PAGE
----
The writing’s on the wall: a photo of the official certificate in the Clifford School office
We are absolutely thrilled to report this exciting news — in case you haven’t heard by now!
Over a year after breaking ground, the Clifford School Watershed Sanctuary has officially been certified as a Wildlife Habitat by the National Wildlife Federation. The marshy area to the west of the Middle School lawn is better known to the Clifford community as the “Clifford Frog Pond,” home to a tiny native frog called Pseudacris sierrae, or the Pacific Chorus Frog.
Every year, the pond fills with tadpoles in the small amount of water — usually just a couple of inches — that accumulates during the rainy season, despite the severe drought hitting California right now.
This tiny native frog is called Pseudacris sierrae, or the Pacific Chorus Frog.
Dreaming Things Up & Making Things Happen
Thanks to the vision of Gwen Minor, Middle School teacher at Clifford School, students, teachers, and parents worked together to revitalize the Clifford Frog Pond in the upper yard as a respected habitat and learning environment. This huge project started during the 2012-2013 school year. The non-native pampas grasses were removed in December 2012. Then, with some fundraising, community support, and lots of hard work, the landscape plan was executed in March and April 2013.
Kudos to Clifford’s Middle School students for a thorough clean-up job of the area — removing all the garbage that had piled up.
On the fundraising side, we received a $3,000 grant from the San Mateo Countywide Water Pollution Prevention Program.
Clifford students themselves raised close to a whopping $5,000 in a fun-filled fundraiser, complete with leap-frog contest and froggy green bake sale.
The pond habitat includes a redwood observation deck, a stepping stone walkway, and a small footbridge. The redwood observation deck next to the pond provides students a sturdy footing from which they can witness “real life science” as nature unfolds.
The stepping stone walkway has 12 concrete steps engraved with messages from the donors who helped sponsor the bridge. It leads to a small wooden bridge that serves both to provide an additional viewing spot for spotting tadpoles and other wildlife. A short wooden and cable fence protects the area.
Areas certified as a Wildlife Habitat by the National Wildlife Federation provide for five basic needs: water, food, cover, a setting to raise young wildlife, and freedom from chemical treatments, such as pesticides. Having a Wildlife Habitat directly on the campus not only provides Clifford students with the opportunity to experience the amphibian life cycle, but also teaches students the importance of ensuring healthy and safe environments for the animals and plants that surround us.
Here’s how the Frog Pond looked after the first rain of the season (December)–before construction began.
MASSIVE, MASSIVE THANKS
It takes a village: We are immensely grateful to the following people who made the Frog Pond happen. We thank you for your generosity with your donations, your time volunteering, your energy, and for seeing things through.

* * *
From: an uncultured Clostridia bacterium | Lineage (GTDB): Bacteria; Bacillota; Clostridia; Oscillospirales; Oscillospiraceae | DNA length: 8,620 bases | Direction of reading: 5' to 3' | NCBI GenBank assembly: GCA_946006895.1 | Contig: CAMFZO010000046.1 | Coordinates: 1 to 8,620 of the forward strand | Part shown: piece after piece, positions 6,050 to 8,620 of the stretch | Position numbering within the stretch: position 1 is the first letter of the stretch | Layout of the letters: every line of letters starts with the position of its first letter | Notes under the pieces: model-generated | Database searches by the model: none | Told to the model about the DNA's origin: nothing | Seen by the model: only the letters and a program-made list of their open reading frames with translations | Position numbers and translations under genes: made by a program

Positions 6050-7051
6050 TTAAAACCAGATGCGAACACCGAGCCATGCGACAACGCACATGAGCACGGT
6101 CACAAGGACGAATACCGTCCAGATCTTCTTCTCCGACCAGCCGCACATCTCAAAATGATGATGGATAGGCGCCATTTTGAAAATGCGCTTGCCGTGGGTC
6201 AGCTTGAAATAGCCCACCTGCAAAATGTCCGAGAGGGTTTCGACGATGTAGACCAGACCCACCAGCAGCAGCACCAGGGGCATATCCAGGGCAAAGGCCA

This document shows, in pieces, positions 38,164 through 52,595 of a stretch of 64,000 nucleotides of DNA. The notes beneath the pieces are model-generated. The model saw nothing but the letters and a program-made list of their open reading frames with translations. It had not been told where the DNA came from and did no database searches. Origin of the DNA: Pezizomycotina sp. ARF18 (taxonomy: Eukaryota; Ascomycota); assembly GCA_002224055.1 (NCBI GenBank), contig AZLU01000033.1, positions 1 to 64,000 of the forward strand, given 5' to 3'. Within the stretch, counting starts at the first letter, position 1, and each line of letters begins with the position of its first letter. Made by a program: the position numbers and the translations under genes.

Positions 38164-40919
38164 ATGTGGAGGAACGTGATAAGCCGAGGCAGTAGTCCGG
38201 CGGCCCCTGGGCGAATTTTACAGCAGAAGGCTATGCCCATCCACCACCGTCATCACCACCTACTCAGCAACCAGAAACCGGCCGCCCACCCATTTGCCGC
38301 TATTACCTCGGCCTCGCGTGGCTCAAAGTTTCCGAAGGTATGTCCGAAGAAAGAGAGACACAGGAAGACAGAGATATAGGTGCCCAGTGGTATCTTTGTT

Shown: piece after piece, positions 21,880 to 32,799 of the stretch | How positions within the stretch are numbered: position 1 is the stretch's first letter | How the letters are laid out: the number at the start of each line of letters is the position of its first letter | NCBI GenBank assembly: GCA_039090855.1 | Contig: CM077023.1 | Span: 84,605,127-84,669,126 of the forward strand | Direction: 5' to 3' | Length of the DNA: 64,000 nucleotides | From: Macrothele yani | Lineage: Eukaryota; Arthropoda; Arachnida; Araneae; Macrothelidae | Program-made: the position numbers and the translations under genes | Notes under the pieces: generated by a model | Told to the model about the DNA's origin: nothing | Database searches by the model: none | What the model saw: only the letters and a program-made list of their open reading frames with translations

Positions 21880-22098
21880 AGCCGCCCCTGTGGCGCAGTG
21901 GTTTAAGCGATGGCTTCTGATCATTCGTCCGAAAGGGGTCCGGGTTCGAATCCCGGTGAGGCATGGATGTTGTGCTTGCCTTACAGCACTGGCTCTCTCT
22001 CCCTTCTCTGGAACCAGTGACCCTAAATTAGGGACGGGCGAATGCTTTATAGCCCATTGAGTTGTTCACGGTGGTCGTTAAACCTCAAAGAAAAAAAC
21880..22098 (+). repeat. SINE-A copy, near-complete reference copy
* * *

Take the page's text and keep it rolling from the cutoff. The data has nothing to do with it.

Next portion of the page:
Gwen Minor: The Frog Pond project champion! Your vision, passion, planning, getting students excited and involved — your evangelism.
Lorraine Akemann: Your incredible management of the entire project, from start to finish, including your assistance with the removal of non-native pampas grasses from the area. This project could not have succeeded without your tireless efforts.
Jeff & Lisa Adasiewicz, Evolution Construction Inc: Your kindness with all your donated resources and huge amount of time “on the job,” including building the deck and installing the posts.
Sione Unga & Michelle Clark, Sione’s Concrete Construction: Your donation of all the poured concrete.
Rick Thall & family: Your valuable assistance in paying special attention to the environment and natural habitat, ensuring that the materials were frog-friendly, your planning and architectural expertise, your design for the redwood observation deck and surrounding landscape, along with the string wire fencing.
Lorraine Akemann & Lisa Adasiewicz, with help from Sione Unga, Michelle Clark, and family: These parents kindly organized a hand-print stepping stone fundraiser that drew family donors on a weekend.
Derek Overbey: For acting as technical liaison and for his assistance with the pampas grass removal.
Don Dias, RCSD Facilities, and Clifford Custodians: We appreciate your assistance along the way.
The Clifford School PTO supported this tremendous project every step of the way, and the PTO also paid for all the following: column bases for the fence and deck, cement, fence and deck hardware, lumber and related supplies for the observation deck, posts, labor costs for carpenters/crew and construction.
Lastly, thank you to a host of additional Clifford parents — not named here — who helped in all kinds of different ways: donating time, money, resources, expertise, writing & photography skills, and more.
Finally, for some wonderful photos, additional details about the phases of the project, and more, check out the blog, Clifford Frog Pond.